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‘We will continue to fight for the truth’

Thursday, 12 January 2017

‘We will continue to fight for the truth’ thumbnailPoliticians, family members and friends of the Kingsmills massacre victims gathered at the roadside memorial last Thursday to mark the 41st anniversary of the atrocity

Kingsmills massacre remembered 41 years on

 

THE families and friends of the 10 innocent workmen who were murdered in the Kingsmills massacre held a short service last Thursday morning to mark the 41st anniversary of the atrocity.

Led by Pastor Barrie Halliday, the service took place at the permanent roadside memorial which marks the spot on the Whitecross to Bessbrook road where the Protestant workmen were taken from their work minibus, lined up and shot dead by the IRA.

At last Thursday's service Pastor Halliday praised Coronor, Brian Sherrard for 'bringing great dignity' to the inquest proceedings.

"He gave the family members the opportunity, if they wished, to share some words about their loved ones, this made it all a little more real for all of us," said Pastor Halliday.

"It also brought home to everyone just how evil this plot at Kingsmills truly was.

"We had the 'heroes of Ireland' in the republican movement shoot these innocent men in the back and the middle before they came and finished them off with a bullet to the head.

"If it wasn't for Alan Black surviving we would never have known the full horror of what happened at Kingsmills."

Local MLA Danny Kennedy said it was clear by the large turn-out on Thursday that the families and everyone involved in the campaign for justice will not let this issue rest.

"41 years is a long time but it has not reduced the pain or lessened the memory for those who lost loved ones. The impact on the local community and the families can never be properly measured.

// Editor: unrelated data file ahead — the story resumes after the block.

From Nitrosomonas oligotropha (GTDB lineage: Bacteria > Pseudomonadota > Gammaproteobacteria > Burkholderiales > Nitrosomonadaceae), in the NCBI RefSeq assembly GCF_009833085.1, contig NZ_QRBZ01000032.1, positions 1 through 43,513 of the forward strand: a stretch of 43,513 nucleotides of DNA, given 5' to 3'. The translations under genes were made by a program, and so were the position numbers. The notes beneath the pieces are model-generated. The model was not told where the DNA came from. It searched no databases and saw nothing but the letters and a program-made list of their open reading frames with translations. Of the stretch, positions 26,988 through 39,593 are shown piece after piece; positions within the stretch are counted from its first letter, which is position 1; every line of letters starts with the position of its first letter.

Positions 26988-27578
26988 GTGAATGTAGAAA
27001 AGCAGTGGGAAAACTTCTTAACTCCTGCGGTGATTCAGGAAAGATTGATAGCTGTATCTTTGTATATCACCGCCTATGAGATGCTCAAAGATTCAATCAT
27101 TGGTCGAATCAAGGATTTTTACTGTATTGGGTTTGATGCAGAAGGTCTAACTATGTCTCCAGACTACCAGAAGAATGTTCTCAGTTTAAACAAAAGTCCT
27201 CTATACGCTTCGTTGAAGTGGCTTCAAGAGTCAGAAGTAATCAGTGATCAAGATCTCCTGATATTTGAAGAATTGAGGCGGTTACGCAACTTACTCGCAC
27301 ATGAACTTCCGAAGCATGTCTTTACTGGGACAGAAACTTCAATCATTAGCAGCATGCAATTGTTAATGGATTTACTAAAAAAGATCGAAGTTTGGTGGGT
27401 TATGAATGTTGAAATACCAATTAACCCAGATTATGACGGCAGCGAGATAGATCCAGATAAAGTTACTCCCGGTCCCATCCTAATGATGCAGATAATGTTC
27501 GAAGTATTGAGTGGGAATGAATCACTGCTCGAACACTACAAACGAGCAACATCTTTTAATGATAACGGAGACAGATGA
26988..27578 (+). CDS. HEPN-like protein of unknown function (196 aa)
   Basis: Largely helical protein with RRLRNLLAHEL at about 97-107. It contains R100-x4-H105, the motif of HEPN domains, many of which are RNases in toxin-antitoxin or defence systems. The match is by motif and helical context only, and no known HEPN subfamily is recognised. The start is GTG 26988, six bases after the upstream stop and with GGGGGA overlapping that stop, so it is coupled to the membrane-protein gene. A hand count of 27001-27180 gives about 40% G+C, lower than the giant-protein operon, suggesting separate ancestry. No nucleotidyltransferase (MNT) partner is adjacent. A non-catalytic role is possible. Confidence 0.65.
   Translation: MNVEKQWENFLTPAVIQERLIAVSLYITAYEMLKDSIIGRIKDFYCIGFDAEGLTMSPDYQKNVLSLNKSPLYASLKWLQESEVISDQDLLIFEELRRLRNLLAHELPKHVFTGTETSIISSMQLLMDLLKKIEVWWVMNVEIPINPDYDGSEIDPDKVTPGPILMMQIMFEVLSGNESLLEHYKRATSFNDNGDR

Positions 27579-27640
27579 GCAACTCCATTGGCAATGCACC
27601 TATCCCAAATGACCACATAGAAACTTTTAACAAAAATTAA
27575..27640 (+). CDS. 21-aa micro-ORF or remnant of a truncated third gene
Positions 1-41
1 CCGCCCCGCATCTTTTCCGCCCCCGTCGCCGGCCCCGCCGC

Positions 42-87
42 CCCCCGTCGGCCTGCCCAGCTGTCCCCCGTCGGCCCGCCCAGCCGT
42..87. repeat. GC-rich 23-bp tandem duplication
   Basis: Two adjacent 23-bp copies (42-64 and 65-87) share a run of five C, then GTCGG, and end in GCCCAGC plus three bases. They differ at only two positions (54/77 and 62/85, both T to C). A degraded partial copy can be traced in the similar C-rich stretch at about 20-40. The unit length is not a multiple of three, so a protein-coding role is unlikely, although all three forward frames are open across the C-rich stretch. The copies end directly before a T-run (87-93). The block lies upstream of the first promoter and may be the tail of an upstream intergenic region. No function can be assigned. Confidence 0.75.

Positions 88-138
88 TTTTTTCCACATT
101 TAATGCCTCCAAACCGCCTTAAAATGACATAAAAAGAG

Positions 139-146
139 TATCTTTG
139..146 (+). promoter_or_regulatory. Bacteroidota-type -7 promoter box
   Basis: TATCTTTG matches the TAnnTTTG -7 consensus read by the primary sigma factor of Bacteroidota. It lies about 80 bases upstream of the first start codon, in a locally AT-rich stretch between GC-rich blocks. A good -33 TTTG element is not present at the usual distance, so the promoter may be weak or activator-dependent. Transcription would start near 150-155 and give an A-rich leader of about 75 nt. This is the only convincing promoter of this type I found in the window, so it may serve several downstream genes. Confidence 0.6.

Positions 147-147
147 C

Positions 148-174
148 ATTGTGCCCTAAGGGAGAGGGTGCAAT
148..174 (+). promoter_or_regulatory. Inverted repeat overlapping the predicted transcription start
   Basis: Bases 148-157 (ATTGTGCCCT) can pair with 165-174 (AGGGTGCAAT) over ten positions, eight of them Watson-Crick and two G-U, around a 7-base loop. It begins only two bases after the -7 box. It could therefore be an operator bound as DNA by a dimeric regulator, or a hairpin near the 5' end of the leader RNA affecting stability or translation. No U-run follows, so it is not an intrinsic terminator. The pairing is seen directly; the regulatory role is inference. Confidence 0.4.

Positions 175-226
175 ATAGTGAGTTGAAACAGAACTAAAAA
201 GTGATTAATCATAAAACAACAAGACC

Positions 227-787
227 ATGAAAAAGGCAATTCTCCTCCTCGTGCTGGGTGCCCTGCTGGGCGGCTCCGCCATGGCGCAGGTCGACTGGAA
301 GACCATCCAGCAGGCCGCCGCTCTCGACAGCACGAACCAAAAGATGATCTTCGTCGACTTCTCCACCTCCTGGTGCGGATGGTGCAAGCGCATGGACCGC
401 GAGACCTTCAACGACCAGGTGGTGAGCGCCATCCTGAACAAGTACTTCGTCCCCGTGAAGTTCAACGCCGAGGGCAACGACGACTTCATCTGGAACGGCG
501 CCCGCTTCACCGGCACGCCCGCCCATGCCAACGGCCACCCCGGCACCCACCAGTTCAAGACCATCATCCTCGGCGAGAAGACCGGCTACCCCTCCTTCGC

"We will continue to press for the truth to emerge. We will not let what happened here be forgotten or laid to rest but instead we will pursue this however long it takes."

Speaking on behalf of William Irwin MLA, councillor Gareth Wilson said the attack at Kingsmills had been planned for some time.

"I wasn't born when this attack took place but I was fortunate enough to be able to grow up with my brother, father and grandfathers," said Mr Wilson.

"This was a right that the victims at Kingsmills and their families were denied and it is a very solemn thought.

"This memorial stands as a permanent reminder of what happened here and this atrocity won't be forgotten or airbrushed from history."

Spokesperson for victims group FAIR, William Frazer criticised the Irish government for not going far enough in their commitment to share their records of the massacre.

He also vowed that the annual memorial service will continue until the truth is uncovered.

"While we have breath in our bodies we will hold a service here until the truth is told," said Mr Frazer.

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